Ben Mulcahy, Paul Ibbett, Lindy Holden-Dye, and Vincent O’Connor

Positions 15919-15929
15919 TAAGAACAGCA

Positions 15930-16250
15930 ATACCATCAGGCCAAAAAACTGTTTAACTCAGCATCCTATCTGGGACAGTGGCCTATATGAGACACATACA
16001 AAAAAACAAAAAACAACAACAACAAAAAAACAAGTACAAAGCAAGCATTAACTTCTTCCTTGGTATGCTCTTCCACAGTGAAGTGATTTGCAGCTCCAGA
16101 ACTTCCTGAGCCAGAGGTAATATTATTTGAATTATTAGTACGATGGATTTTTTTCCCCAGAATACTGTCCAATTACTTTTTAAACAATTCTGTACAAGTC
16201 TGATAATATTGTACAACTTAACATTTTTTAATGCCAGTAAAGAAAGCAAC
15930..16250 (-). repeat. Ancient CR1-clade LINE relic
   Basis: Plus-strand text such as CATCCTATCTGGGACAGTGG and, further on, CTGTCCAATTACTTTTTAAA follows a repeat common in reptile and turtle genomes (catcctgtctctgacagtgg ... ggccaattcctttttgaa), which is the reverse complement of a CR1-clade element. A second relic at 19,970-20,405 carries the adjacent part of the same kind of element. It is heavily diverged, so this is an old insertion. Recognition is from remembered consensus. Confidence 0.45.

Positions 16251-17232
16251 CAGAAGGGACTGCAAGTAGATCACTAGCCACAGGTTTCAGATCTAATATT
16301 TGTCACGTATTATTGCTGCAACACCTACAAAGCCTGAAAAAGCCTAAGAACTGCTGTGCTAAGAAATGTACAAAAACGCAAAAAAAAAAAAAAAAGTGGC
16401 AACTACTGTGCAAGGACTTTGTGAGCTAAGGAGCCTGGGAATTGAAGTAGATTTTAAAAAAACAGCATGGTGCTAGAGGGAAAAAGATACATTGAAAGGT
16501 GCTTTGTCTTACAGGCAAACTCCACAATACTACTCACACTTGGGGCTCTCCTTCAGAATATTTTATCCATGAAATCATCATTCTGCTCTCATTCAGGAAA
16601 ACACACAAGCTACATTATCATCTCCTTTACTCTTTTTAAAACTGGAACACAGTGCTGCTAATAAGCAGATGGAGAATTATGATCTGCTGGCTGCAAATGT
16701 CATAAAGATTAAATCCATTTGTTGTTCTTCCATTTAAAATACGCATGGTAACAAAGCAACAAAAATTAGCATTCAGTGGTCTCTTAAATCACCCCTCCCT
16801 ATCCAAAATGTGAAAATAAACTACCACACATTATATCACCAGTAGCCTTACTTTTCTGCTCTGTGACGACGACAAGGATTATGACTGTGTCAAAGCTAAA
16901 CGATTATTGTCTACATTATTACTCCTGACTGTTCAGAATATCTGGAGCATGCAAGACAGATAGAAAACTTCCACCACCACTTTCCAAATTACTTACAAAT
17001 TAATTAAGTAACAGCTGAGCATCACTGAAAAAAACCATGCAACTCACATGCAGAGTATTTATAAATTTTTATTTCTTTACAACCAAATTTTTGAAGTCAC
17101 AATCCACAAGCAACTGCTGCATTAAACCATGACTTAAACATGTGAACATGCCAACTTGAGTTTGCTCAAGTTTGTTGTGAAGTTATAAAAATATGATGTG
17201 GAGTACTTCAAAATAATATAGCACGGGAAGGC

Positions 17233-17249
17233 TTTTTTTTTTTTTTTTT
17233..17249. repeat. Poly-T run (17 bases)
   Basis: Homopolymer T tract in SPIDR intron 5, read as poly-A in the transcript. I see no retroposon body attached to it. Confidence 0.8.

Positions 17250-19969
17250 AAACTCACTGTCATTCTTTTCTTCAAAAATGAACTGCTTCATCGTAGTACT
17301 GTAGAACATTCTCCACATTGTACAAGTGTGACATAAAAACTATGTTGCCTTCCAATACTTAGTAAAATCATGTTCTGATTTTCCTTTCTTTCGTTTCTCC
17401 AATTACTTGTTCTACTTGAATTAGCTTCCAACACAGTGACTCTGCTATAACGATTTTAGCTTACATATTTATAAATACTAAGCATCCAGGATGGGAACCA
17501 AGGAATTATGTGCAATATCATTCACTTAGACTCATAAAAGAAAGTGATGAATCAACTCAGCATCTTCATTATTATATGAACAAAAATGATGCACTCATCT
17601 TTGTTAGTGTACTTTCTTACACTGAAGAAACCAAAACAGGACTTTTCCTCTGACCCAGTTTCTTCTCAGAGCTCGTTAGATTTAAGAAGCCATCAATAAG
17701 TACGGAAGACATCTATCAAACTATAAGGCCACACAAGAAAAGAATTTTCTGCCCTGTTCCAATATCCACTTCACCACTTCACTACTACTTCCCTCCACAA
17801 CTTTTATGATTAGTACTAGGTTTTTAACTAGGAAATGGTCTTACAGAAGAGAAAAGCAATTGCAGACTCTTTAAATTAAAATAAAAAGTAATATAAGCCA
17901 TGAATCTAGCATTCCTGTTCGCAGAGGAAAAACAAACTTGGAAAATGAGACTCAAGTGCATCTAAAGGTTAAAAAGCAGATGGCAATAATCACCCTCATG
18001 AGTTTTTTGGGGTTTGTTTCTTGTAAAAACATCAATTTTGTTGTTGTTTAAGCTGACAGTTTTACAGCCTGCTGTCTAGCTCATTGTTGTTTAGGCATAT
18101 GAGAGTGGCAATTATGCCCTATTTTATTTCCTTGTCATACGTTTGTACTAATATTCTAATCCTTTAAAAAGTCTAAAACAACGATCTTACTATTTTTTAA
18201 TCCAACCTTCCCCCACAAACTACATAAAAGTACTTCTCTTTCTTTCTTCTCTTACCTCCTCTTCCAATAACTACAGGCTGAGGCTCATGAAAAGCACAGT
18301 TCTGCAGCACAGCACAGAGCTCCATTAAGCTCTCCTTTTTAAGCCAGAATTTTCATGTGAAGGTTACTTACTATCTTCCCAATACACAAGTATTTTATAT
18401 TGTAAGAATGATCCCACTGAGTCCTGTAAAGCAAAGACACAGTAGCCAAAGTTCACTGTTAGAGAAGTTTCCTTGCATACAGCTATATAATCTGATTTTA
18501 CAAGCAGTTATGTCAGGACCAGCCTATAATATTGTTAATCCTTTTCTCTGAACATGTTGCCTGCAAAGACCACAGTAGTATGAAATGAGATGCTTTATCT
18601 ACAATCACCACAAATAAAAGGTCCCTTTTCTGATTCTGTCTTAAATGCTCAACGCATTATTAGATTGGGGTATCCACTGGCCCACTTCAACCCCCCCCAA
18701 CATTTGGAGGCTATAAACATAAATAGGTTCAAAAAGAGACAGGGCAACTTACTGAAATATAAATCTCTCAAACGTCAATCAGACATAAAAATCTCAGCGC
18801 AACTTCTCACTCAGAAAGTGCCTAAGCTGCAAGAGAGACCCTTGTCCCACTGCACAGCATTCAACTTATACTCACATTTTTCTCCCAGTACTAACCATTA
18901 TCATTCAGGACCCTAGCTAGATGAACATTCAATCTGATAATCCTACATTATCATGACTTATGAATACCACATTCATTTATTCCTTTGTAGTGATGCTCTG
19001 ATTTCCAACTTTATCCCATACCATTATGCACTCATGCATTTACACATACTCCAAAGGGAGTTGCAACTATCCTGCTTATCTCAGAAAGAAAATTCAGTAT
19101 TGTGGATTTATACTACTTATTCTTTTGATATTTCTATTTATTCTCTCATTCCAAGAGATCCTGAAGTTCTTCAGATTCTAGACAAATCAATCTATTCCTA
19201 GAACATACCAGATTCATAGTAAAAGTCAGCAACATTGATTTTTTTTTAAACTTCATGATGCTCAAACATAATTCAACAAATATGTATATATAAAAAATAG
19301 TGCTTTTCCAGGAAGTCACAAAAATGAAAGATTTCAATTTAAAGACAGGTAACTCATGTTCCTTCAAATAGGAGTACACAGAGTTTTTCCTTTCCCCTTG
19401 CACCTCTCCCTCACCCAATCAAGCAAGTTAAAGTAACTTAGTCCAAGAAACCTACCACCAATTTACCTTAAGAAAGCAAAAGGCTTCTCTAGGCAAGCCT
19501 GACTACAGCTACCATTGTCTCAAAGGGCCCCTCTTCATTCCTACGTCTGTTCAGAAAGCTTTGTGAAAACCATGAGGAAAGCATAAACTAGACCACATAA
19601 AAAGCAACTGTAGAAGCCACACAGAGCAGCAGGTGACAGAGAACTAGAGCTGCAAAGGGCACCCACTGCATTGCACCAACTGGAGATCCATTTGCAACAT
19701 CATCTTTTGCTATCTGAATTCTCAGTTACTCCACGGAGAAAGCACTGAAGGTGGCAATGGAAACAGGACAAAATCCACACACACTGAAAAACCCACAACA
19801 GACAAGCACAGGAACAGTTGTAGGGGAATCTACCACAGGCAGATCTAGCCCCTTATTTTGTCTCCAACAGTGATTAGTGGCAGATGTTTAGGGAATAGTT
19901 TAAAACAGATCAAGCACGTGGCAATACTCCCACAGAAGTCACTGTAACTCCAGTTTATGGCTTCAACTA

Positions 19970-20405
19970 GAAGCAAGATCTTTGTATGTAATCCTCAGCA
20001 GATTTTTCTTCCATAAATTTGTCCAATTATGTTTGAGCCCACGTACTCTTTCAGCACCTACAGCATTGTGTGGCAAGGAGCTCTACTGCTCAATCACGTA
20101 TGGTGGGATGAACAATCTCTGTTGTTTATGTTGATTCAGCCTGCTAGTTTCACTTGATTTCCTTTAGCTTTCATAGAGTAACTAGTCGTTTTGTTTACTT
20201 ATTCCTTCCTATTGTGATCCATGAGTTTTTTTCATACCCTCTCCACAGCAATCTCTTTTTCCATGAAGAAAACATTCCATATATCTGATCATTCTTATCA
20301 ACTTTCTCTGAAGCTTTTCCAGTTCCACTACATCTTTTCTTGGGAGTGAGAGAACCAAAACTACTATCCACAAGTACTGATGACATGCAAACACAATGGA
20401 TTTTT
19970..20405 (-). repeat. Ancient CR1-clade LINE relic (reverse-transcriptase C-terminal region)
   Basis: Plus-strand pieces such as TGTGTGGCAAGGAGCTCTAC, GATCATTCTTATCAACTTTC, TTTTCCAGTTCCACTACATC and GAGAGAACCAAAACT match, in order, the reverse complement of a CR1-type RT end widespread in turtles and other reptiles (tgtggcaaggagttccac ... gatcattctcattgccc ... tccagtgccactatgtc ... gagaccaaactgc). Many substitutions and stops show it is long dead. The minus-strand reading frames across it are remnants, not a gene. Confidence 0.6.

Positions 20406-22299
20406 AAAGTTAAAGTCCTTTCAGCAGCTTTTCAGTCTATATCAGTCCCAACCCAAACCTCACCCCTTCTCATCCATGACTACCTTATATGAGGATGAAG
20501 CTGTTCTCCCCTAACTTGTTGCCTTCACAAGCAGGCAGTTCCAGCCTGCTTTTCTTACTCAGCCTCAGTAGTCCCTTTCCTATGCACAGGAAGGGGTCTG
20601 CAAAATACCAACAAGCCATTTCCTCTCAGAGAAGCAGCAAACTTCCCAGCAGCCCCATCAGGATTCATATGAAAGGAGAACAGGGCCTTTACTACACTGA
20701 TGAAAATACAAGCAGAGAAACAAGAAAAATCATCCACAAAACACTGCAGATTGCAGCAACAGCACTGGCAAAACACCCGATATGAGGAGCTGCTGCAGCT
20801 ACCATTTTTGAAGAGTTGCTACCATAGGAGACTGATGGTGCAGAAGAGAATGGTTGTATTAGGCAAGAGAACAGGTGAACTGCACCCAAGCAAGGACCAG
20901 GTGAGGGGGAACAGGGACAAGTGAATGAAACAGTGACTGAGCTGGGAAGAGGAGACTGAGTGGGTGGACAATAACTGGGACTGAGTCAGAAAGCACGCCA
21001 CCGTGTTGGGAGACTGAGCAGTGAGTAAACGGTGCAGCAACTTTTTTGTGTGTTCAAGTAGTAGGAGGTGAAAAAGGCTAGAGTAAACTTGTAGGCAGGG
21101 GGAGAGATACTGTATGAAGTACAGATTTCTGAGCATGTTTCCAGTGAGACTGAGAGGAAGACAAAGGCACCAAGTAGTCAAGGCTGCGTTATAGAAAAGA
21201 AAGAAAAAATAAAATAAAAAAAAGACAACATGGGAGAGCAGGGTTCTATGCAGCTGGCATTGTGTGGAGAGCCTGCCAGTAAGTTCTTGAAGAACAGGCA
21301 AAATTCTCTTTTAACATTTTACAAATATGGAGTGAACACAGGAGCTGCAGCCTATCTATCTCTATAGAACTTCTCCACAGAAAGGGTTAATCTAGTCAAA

Maintenance of synaptic function across ageing is vital in sustaining cognitive function. Synaptic dysfunction is a key part of the pathophysiology of a number of neurodegenerative diseases. The synaptic co-chaperone, cysteine-string protein (CSP), is important for synaptic maintenance and function in Drosophila, mice and humans, and disruption of CSP results in synaptic degeneration. We sought to characterise synaptic ageing in Caenorhabditis elegans upon genetic disruption of CSP. To do this, we focused on the worms’ neuromuscular junctions, which are the best characterised synapse. CSP mutant worms did not display reduced lifespan or any neuromuscular-dependent behavioural deficits across ageing. Pharmacological interrogation of the neuromuscular synapse of CSP mutant animals showed no sign of synaptic dysfunction even at advanced age. Lastly, patch clamp analysis of neuromuscular transmission across ageing in wild-type and CSP mutant animals revealed no obvious CSP-dependent deficits. Electrophysiological spontaneous postsynaptic current analysis reinforced pharmacological observations that the C. elegans neuromuscular synapse increases in strength during early ageing and remains relatively intact in old, immotile worms. Taken together, this study shows that surprisingly, despite disruption of CSP in other animals having severe synaptic phenotypes, CSP does not seem to be important for maintenance of the neuromuscular junction across ageing in C. elegans.